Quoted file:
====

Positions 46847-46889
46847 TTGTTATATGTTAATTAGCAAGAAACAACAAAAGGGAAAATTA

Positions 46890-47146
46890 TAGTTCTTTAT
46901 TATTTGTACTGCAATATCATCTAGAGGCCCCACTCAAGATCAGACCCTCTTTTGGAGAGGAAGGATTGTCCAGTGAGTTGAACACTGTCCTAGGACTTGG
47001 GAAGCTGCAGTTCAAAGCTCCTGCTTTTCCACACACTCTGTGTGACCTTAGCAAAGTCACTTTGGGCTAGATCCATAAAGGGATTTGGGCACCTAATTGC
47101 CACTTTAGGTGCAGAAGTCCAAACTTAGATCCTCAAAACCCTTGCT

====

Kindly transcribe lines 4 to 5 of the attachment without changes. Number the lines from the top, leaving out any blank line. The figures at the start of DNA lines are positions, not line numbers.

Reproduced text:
46890 TAGTTCTTTAT
46901 TATTTGTACTGCAATATCATCTAGAGGCCCCACTCAAGATCAGACCCTCTTTTGGAGAGGAAGGATTGTCCAGTGAGTTGAACACTGTCCTAGGACTTGG